Scientists at The University of Manchester have ‘re-discovered’ a material, which could make the construction of 2D van der Waals heterostructures easier to build.
Graphene was first isolated by Sir Andre Geim and Sir Kostya Novoselov at The University of Manchester. Graphene is the thinnest material known and yet also one of the strongest. It conducts electricity as efficiently as copper and outperforms all other materials as a conductor of heat. Graphene is almost completely transparent, yet so dense that even the smallest atom helium cannot pass through it.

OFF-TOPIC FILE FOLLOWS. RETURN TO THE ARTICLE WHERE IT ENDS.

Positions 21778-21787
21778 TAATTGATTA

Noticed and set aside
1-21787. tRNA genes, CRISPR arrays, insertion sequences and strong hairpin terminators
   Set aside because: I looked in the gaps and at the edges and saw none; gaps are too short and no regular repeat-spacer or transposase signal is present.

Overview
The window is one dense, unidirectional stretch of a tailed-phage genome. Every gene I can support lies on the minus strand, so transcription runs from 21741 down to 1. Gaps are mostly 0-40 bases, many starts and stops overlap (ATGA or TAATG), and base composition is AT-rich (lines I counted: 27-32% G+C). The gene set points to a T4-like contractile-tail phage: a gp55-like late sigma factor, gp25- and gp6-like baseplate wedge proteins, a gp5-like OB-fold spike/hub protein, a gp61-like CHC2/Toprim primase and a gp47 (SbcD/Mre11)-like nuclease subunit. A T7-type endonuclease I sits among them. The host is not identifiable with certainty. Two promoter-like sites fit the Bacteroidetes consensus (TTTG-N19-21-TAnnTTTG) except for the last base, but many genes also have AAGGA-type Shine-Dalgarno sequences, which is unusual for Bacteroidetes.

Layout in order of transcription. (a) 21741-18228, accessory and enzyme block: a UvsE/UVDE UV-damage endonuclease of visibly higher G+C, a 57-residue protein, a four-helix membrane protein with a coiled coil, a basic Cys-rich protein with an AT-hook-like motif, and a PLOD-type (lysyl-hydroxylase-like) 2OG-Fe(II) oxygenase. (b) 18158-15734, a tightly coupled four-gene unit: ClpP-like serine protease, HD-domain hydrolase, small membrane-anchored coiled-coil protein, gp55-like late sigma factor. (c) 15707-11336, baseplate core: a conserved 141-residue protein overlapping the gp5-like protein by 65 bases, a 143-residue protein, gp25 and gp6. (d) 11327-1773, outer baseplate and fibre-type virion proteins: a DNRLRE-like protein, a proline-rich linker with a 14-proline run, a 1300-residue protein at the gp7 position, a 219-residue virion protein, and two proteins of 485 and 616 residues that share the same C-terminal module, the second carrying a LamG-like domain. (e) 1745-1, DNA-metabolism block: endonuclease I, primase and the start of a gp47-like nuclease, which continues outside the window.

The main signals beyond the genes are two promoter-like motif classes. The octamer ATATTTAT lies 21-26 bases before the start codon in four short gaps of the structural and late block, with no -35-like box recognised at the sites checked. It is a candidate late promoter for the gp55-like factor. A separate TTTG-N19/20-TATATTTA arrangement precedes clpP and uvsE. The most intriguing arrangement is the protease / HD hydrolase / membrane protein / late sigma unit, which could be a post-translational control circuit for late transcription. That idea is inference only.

The uses of graphene are limitless and because of its multi-functional properties, graphene can be used in thousands of different applications.
Sporting goods, technology and motor vehicles are just a few of the applications that can be improved with graphene. The constant research being done every day is quickly proving that graphene is truly the material of the future.
Read more on our The story of graphene page.